Hussam Almsalati worked as an architect in Aleppo until 2012 when the war in Syria broke out, making it impossible for him to continue in his profession.
Having studied at the university in Aleppo, he is now furthering his studies at Dalarna University. Currently, he is completing his placement as part of the Engineering Programme, Building Technology, where he is a much-appreciated colleague.
His escape from Aleppo began May 2014, when he left his home country as well as his wife and then 4-year-old son.
"I travelled by bus from Aleppo to Lebanon, then flew onwards to Turkey then travelled farther to Greece by boat. I did not want my family to endure that perilous trip. It took three months for me to get to Sweden. I doubted my decision many times and was close to returning home, but it was my parents who encouraged me to keep going so that I could find a safe place for me and my family," explains Hussam. He describes how it is difficult for him to talk about that time. Painful memories remain with him as does a great sadness over what has happened in Syria.
In August 2016, he was reunited with his wife and son, who by then was 6 ½ years old. His parents remain in Aleppo.
Responsible and Involved
As a trainee at Dalarna University, Hussam has taken on a good deal of responsibility while receiving lots of support and encouragement from his colleagues. Hussam's Swedish has improved greatly and he now has the courage to ask questions and talk.
"I've attended meetings and been part of activities with Jonn Are and I have even been in charge of student labs," he explains with a smile.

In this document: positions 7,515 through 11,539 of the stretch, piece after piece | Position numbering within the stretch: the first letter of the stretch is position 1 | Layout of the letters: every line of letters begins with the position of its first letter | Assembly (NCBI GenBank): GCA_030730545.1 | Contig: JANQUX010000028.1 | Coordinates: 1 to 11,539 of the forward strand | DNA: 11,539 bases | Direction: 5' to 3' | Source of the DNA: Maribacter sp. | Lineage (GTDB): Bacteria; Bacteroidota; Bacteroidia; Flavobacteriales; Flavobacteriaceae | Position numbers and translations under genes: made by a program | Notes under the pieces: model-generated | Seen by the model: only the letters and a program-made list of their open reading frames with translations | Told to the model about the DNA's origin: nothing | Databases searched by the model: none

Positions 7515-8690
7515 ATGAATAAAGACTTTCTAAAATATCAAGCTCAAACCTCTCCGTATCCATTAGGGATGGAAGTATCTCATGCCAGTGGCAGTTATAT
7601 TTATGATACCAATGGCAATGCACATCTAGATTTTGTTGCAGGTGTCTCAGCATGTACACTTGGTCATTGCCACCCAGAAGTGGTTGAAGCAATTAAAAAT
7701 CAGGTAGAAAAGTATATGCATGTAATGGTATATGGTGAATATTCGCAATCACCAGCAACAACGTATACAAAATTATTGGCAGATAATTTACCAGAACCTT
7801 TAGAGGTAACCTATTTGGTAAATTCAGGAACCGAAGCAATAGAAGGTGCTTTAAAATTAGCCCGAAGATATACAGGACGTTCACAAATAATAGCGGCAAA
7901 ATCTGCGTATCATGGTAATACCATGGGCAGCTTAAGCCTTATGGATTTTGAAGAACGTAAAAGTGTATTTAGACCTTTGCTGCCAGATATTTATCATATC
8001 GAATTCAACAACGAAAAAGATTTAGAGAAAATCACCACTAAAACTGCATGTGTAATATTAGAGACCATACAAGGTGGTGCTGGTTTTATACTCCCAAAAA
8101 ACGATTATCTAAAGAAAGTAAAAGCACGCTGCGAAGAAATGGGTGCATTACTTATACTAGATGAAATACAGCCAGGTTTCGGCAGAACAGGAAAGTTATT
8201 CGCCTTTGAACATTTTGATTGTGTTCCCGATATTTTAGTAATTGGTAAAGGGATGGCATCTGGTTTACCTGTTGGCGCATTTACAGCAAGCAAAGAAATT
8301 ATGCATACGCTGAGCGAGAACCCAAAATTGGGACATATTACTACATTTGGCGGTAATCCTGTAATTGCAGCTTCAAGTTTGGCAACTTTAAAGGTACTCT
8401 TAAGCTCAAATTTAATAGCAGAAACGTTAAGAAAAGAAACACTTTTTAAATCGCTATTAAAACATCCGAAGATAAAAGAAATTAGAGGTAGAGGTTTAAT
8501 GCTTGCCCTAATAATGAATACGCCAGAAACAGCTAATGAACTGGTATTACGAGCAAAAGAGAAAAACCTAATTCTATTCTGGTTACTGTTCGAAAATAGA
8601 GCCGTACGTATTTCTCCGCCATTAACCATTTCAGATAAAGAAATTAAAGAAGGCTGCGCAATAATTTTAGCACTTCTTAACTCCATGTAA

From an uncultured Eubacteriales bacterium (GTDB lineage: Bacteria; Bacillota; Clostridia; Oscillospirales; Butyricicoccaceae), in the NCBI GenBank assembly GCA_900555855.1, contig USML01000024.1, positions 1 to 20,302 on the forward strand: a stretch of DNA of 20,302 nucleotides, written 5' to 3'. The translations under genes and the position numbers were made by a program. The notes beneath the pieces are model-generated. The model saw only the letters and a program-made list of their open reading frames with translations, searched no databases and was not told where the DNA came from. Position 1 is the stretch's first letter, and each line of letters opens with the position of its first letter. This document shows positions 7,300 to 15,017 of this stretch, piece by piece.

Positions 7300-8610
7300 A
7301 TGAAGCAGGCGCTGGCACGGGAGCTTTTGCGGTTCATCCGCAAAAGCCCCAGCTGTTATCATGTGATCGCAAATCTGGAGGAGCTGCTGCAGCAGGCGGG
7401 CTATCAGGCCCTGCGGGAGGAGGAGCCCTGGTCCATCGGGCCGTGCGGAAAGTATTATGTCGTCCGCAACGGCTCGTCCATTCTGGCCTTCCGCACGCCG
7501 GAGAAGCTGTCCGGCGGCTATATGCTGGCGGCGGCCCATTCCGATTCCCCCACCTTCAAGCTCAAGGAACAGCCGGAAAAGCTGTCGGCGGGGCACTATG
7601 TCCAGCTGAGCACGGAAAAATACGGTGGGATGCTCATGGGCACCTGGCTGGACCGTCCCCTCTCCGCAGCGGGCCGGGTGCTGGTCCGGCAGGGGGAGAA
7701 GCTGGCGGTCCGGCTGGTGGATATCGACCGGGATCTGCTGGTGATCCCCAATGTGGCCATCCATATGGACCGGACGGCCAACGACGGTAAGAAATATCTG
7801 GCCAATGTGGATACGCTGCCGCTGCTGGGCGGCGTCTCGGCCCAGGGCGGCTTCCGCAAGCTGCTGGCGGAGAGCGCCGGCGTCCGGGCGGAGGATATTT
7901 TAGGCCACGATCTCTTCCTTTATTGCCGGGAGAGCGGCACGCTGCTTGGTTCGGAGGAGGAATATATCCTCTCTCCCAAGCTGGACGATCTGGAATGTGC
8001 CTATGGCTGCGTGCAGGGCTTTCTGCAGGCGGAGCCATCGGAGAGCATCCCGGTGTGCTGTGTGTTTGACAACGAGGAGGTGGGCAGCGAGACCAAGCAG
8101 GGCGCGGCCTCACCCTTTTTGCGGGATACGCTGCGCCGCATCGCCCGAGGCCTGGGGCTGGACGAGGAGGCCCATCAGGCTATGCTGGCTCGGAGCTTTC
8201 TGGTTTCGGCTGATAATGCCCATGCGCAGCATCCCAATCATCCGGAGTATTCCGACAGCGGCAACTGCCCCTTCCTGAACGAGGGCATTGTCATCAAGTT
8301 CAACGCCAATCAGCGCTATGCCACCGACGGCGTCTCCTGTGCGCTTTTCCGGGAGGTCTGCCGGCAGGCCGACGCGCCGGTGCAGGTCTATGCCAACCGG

"It means a great deal to me that at last I feel as though I can understand and communicate in Swedish. These few months at the University have been much more worthwhile than the language courses I took," he states. He hopes to build on his bachelor's degree with a Swedish master's degree, and it looks as though that is not far off from happening.
New Programme Means New Opportunities
"The construction industry is hot right now," says Jonn Are and goes on to talk about the new programme that will begin at Dalarna University in the autumn of 2017, namely a Master's in Energy Efficient Built Environment. This is a one-year programme and the language of instruction is English. The programme aims to cover sustainable and economical life-cycle analyses, environmental certification systems and energy system perspectives.
"This programme should make it possible for more people who have studied outside of Sweden in the field can learn about Swedish construction engineering, get a Swedish degree and therefore become more attractive in the labour market. The interest in sustainable energy systems is increasing within the construction branch," explains Jonn Are.
New Perspectives and a Sense of Gratitude
For Jonn Are, his time as a mentor has been both life-changing and enjoyable.
"Being Hussam's mentor has been incredibly rewarding," he says. "I have gained insight and broader perspectives on life and know that we've got it really good here in Sweden. When the opportunity to be a mentor came up, I saw it as my chance to contribute to something meaningful. I too have learnt lots."
The meeting between Hussam and Jonn Are has meant new knowledge and understanding, personal development, new insights and broadened perspectives for them both. What is more, Hussam has found new hope and curiosity that will take him into the future.
"I am so grateful to have had this opportunity," he states.
"We're the ones who should be grateful," adds Jonn Are. "To be honest, I don't know how we'll manage without Hussam. It's not just us who have helped him. He has reminded us of what is important in life - and a great deal about Syrian construction engineering too!"